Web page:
Small and medium-sized enterprises

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Small and medium-sized enterprises (SMEs) or small and medium-sized businesses (SMBs) are businesses whose personnel numbers fall below certain limits. The abbreviation "SME" is used by international organizations such as the World Bank, the European Union, the United Nations and the World Trade Organization (WTO).

In any given national economy, SMEs sometimes outnumber large companies by a wide margin and also employ many more people.[1] For example, Australian SMEs make up 98% of all Australian businesses, produce one-third of the total GDP and employ 4.7 million people. In Chile, in the commercial year 2014, 98.5% of the firms were classified as SMEs.[2] In Tunisia, the self-employed workers alone account for about 28% of the total non-farm employment and firms with fewer than 100 employees account for about 62% of total employment.[3] The United States' SMEs generate half of all U.S. jobs, but only 40% of GDP.[4]

In developing countries, smaller (micro) and informal firms, have a larger share than in developed countries[5] SMEs are also said to be responsible for driving innovation and competition in many economic sectors. Although they create more new jobs than large firms, SMEs also suffer the majority of job destruction/contraction.[6]

Overview[edit]

SMEs are important for economic and social reasons, given the sectors role in employment. Due to their sizes, SME are heavily influenced by their Chief Executive Officer, a.k.a. CEOs. The CEOs of SMEs often are the founders, owners, and manager of the SMEs. The duties of the CEO in SME are difficult, and mirror those of the CEO of a large company: the CEO needs to strategically allocate her/his time, energy, and assets to direct the SMEs. Typically, the CEO is the strategist, champion and leader for developing the SME or the prime reason for the business failing.

At the employee level, Petrakis and Kostis (2012) explore the role of interpersonal trust and knowledge in the number of small and medium enterprises. They conclude that knowledge positively affects the number of SMEs, which in turn, positively affects interpersonal trust. Note that the empirical results indicate that interpersonal trust does not affect the number of SMEs. Therefore, although knowledge development can reinforce SMEs, trust becomes widespread in a society when the number of SMEs is greater.[7]

Legal boundary on SMEs around the world[edit]

Multilateral organizations have been criticized for using one measure for all.[8][9] The legal boundary of SMEs around the world vary, and below is a list of the upper limits of SMEs in some countries.

See also[edit]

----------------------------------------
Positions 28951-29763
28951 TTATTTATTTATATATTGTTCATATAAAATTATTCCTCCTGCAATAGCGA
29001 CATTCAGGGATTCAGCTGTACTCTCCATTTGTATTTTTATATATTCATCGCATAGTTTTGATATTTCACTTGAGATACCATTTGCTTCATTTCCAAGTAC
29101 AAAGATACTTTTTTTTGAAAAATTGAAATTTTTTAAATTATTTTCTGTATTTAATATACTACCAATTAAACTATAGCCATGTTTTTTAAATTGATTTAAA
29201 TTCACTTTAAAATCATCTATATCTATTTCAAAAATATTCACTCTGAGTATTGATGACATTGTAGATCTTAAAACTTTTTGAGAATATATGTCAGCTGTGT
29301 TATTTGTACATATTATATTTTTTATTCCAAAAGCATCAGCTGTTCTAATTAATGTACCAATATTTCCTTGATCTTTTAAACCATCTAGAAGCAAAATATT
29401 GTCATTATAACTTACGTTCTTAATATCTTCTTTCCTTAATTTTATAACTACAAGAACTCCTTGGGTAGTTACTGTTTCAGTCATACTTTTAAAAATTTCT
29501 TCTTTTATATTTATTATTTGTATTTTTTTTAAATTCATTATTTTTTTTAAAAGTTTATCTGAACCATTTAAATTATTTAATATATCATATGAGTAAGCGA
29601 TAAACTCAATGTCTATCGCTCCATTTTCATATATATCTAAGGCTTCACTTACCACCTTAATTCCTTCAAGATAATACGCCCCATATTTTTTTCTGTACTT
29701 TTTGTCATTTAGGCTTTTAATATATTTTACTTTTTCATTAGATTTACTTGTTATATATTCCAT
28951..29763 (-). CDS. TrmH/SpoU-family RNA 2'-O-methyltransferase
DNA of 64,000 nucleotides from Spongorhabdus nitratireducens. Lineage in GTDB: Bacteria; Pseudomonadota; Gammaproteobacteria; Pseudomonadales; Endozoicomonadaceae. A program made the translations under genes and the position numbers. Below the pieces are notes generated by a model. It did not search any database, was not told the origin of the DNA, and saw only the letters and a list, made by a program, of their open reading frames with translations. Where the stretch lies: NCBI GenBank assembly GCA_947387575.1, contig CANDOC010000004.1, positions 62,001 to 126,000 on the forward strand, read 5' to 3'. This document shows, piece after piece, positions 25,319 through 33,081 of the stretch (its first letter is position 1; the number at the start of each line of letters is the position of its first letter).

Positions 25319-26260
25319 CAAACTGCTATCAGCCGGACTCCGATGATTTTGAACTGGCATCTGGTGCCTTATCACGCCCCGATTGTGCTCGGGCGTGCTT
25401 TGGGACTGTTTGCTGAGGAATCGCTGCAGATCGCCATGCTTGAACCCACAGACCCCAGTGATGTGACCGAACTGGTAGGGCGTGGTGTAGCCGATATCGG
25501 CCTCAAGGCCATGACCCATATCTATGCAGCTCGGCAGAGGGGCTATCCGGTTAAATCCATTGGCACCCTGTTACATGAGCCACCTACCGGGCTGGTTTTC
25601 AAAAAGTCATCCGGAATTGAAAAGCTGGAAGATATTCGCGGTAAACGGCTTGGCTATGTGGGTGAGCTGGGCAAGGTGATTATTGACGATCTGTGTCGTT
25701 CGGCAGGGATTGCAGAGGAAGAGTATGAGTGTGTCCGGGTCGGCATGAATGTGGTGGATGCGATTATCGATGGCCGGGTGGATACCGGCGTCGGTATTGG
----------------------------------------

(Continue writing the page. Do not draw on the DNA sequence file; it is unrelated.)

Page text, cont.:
References[edit]

  1. Compare: Fischer, Eileen; Reuber, Rebecca (2000). Industrial Clusters and SME Promotion in Developing Countries. Issue 3 of Commonwealth trade and enterprise paper, ISSN 2310-1369. London: Commonwealth Secretariat. p. 1. ISBN 9780850926484. Retrieved 18 November 2020. In most countries, small and medium-sized enterprises (SMEs) make up the majority of businesses and account for the highest proportion of employment.
  2. "Chile", Financing SMEs and Entrepreneurs 2016, Financing SMEs and Entrepreneurs, OECD Publishing, 2016-04-14, pp. 155–173, doi:10.1787/fin_sme_ent-2016-11-en, ISBN 9789264249462, retrieved 2018-10-01
  3. Rijkers et al (2014): "Which firms create the most jobs in developing countries?", Labour Economics, Volume 31, December 2014, pp.84–102
  4. United States. Commission for Assistance to a Free Cuba (2004). Report to the President. Department of State publication, volume 11164. Colin L. Powell. U.S. Department of State. p. 233. Retrieved 18 November 2020. In the United States, small business accounts for 50 percent of jobs, 40 percent of GDP, 30 percent of exports, and one-half of technological innovations.
  5. Compare: Antoldi, Fabio; Cerrato, Daniele; Depperu, Donatella (2012). Export Consortia in Developing Countries: Successful Management of Cooperation Among SMEs. Berlin: Springer Science & Business Media. p. v. ISBN 9783642248788. Retrieved 18 November 2020. Small and medium-sized enterprises (SMEs) are highly significant in both developed and developing countries as a proportion of the totl number of firms, for the contribution they make to employment, and for their ability to develop innovation.
  6. Aga et al. (2015): SMEs, Age, and Jobs: A Review of the Literature, Metrics, and Evidence, World Bank Group, November 2015.
  7. P.E. Petrakis, P.C. Kostis (2012), “The Role of Knowledge and Trust in SMEs”, Journal of the Knowledge Economy, DOI: 10.1007/s13132-012-0115-6.
  8. Kushnir (2010) A Universal Definition of Small Enterprise: A Procrustean bed for SMEs?, World Bank
  9. Gibson, T.; van der Vaart, H.J. (2008): Defining SMEs: A Less Imperfect Way of Defining Small and Medium Enterprises in Developing Countries", Brookings Institution website, September 2008